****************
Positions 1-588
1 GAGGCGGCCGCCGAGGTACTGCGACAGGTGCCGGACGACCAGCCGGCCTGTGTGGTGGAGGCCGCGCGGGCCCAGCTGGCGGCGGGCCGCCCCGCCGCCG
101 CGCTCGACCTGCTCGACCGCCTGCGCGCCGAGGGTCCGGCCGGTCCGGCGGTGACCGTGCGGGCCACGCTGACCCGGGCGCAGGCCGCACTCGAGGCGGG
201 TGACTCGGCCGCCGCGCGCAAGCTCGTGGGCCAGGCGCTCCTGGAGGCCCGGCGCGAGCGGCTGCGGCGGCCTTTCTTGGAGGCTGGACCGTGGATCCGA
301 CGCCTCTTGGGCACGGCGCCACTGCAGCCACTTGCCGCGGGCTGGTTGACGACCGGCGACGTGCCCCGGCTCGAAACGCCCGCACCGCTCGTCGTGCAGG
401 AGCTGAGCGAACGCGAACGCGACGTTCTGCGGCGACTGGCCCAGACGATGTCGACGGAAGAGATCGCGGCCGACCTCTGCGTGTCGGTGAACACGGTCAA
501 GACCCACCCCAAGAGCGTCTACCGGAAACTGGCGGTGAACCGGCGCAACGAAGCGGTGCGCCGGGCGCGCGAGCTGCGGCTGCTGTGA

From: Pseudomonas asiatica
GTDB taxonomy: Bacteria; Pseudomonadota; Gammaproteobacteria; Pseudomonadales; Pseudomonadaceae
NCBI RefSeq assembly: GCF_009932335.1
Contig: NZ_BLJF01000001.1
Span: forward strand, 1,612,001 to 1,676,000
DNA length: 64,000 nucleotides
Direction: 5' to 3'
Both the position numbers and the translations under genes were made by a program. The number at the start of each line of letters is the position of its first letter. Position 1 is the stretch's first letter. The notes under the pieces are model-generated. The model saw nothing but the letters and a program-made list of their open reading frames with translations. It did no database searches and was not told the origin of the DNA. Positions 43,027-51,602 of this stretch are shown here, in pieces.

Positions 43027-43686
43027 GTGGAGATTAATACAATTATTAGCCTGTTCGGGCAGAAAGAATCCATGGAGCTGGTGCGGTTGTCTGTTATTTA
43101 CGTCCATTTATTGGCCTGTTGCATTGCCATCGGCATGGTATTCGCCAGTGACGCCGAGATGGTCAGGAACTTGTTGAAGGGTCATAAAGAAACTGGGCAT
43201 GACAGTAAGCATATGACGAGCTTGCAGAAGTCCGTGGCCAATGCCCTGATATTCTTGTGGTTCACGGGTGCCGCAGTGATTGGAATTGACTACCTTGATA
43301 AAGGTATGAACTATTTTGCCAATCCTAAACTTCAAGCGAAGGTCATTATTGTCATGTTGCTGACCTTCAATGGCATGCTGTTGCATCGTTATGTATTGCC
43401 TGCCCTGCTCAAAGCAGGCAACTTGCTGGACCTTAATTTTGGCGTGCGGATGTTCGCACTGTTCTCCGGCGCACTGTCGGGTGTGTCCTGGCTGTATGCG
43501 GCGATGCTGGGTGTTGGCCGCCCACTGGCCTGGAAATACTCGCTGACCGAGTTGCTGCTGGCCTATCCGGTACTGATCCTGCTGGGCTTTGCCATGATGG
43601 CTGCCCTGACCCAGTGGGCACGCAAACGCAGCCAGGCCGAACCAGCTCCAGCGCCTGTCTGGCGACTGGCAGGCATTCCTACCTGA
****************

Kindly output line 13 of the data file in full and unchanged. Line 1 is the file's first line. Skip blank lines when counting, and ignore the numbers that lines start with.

DNA length: 64,000 nucleotides